AIR FORCE INSTITUTE OF TECHNOLOGY WRIGHT-PATTERSON AFB OH WRIGHT-PATTERSON AFB United States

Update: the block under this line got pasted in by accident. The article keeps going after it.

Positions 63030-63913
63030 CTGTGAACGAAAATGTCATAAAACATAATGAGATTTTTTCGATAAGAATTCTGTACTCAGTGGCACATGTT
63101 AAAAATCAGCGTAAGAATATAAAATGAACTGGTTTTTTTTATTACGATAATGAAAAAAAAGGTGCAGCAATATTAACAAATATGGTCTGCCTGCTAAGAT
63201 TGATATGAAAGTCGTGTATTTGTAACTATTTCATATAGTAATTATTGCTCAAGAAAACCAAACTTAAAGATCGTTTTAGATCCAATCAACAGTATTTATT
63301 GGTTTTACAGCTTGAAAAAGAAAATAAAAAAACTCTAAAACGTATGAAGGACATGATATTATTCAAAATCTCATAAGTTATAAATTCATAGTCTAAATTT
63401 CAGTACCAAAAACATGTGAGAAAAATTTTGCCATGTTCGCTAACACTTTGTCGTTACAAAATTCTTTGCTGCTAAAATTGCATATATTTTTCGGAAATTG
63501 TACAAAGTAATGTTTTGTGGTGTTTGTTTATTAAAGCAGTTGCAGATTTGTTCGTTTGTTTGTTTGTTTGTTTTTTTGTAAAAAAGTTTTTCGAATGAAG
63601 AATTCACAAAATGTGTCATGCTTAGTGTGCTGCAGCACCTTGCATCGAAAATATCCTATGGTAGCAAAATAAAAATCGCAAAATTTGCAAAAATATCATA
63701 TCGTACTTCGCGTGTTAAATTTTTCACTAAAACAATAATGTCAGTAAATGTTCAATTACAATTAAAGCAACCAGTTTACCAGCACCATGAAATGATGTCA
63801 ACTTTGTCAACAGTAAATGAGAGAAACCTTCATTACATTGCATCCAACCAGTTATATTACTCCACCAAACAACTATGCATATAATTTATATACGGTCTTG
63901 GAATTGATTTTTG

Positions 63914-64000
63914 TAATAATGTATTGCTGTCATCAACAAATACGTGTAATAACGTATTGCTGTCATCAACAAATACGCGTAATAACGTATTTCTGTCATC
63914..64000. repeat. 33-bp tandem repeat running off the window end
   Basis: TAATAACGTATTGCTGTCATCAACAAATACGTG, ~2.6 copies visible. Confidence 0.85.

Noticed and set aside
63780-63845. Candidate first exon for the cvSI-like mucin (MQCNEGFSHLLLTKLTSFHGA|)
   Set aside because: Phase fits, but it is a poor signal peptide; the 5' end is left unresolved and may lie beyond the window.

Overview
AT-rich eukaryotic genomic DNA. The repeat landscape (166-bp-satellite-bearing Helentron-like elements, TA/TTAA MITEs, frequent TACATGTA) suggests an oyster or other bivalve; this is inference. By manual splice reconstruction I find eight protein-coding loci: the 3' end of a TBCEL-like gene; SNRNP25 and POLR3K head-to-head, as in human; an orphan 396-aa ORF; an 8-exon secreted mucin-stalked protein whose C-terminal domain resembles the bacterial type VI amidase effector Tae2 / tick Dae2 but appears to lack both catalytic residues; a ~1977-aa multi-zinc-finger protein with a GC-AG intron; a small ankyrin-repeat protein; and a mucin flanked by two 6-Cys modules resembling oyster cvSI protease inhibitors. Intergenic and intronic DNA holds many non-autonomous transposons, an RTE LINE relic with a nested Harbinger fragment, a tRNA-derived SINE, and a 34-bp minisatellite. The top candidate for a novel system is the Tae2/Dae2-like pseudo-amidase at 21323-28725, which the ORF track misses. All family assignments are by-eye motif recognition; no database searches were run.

As CubeSat formation flying missions relying on differential drag become common additional mission requirements must be considered. Mission architectures may require maintaining large formations and performing maneuvers where linear dynamics can no longer be applied accurately. It may also be desirable to limit differential-drag maneuvers to specific regions of the orbit due to mission architecture limitations. This thesis studies the effects of these considerations on maneuver time and system performance in the presence of J2 and drag perturbations. This model leader-follower CubeSat formation is subject to non-linear relative dynamics for various maneuver sizes and altitudes. Optimal control is applied using a pseudo-spectral numerical solver, GPOPS-II, to minimize maneuver time. This develops a mission planning tool to work with the modeled mission to calculate optimal maneuvers. The effects of mission altitude, solar cycle, various maneuver sizes and formations, limited control, various computational methods, and error checkers were evaluated. Thought the mission planning tool developed can accommodate the stated parameters it suffers from computational complexity and is poorly suited to the tools used and the MatLab environment.